As a child I used to have so much ‘fun’. Not only my father’s job hours would become flexible in Ramadan but even the school would pretty much stop functioning, and completely closed during last 10 days and plus the Eid vacation. Ramadan nights used to be very amusing. I used to stay awake all night. And it wasn’t me alone, almost everyone stays awake all/most part of the night in Saudi, even the markets and bazaars would stay open until 1 or 2 in the morning. Sometimes, I would go with my father to pray tarawih at the Masjid and sometimes all the kids in the neighborhood get together to play all night. So, it wasn’t like I would ‘improve’ spiritually but just having a different schedule, the yummy food, and playing all night would me look forward to Ramadhan.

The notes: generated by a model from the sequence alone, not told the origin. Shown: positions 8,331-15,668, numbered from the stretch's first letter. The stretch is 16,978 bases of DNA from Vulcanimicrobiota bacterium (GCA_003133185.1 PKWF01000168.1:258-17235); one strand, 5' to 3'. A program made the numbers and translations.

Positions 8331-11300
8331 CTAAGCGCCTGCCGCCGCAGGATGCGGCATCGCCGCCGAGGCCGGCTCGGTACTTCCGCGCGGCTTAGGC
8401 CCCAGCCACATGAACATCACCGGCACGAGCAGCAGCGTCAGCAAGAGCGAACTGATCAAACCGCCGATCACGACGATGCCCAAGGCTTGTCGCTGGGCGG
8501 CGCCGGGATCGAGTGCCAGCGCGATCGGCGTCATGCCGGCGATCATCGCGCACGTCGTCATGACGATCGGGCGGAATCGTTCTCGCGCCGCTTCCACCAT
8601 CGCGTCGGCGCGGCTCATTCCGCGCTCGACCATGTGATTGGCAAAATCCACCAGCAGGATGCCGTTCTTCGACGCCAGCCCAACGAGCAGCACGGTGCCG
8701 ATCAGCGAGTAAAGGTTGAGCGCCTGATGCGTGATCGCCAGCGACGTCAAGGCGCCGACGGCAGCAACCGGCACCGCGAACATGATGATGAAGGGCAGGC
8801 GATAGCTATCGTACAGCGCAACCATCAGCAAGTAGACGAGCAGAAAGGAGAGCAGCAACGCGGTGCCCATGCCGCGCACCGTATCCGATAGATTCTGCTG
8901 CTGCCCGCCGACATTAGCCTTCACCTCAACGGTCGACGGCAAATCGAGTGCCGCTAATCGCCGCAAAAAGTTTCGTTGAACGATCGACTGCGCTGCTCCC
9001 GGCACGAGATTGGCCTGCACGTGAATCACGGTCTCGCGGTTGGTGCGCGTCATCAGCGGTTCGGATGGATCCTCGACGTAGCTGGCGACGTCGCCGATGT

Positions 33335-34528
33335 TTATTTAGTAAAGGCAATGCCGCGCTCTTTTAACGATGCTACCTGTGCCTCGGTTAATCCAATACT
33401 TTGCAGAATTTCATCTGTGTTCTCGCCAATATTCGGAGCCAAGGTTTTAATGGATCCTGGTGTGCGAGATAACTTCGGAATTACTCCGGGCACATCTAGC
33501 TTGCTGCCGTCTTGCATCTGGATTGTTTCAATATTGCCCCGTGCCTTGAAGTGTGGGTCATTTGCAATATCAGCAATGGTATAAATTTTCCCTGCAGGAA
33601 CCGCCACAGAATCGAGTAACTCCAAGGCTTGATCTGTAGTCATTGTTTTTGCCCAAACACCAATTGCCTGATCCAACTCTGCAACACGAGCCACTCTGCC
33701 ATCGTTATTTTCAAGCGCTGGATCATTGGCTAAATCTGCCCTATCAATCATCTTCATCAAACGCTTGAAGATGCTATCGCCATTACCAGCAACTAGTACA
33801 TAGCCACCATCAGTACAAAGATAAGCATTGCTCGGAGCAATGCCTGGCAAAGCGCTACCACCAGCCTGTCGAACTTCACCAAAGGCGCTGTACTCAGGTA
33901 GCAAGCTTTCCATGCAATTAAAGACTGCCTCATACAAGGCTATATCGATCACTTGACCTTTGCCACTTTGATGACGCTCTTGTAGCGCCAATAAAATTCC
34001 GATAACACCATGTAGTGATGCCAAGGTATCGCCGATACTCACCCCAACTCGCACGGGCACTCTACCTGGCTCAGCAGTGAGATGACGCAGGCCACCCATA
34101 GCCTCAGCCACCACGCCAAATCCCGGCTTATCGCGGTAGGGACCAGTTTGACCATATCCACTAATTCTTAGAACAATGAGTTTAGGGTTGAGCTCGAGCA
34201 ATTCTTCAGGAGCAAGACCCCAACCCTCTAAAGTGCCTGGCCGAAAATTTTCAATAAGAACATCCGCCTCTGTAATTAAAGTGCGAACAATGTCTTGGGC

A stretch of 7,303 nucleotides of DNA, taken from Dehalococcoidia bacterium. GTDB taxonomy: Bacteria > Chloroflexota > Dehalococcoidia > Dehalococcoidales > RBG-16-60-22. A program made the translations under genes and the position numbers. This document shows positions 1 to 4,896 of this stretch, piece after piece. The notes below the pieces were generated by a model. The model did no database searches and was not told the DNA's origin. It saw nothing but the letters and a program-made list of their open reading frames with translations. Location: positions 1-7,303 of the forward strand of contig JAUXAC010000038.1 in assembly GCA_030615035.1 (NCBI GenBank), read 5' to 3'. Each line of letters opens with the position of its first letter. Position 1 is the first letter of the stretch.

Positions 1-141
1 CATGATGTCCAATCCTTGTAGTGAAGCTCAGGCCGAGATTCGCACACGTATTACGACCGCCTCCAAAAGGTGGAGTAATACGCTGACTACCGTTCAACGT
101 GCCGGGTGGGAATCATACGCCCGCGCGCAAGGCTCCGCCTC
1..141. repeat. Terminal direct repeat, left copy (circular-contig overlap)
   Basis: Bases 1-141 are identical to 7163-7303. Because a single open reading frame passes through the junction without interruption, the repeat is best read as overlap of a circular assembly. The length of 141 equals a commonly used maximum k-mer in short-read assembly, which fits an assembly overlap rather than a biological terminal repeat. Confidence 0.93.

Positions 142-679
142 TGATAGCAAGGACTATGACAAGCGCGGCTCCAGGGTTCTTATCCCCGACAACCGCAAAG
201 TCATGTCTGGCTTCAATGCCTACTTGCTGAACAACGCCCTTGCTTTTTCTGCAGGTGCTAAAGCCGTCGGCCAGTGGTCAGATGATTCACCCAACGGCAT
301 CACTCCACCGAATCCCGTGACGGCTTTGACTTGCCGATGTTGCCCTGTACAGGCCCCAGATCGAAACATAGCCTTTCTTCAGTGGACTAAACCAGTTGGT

For those children growing up in West, Ramadhan could be pretty much like any other month, especially if not surrounded by a large Muslim community. My children’s first few Ramadhan were spent in Houston. They loved breaking Iftaar at the majsid. Although, the iftaar would be simple dinner, but for them seeing their friends and playing with them at the Masjid was far more important. Then we moved away to a smaller community but very close to the Masjid. The Masjid here doesn’t hold iftaars every day, but children come here for Tarawih and play outside in the masjid’s huge parking lot. This made my children’s Ramadhan special again and I was happy that they still felt that Ramadhan ‘spirit’ as they did back in Houston. Of course, my husband made my son pray everyday a few rakahs, but mostly he would play. It is very important that our children look forward to Ramadhan and feel the ‘specialty’ of it even if it is by more entertainment and less spirituality for small children.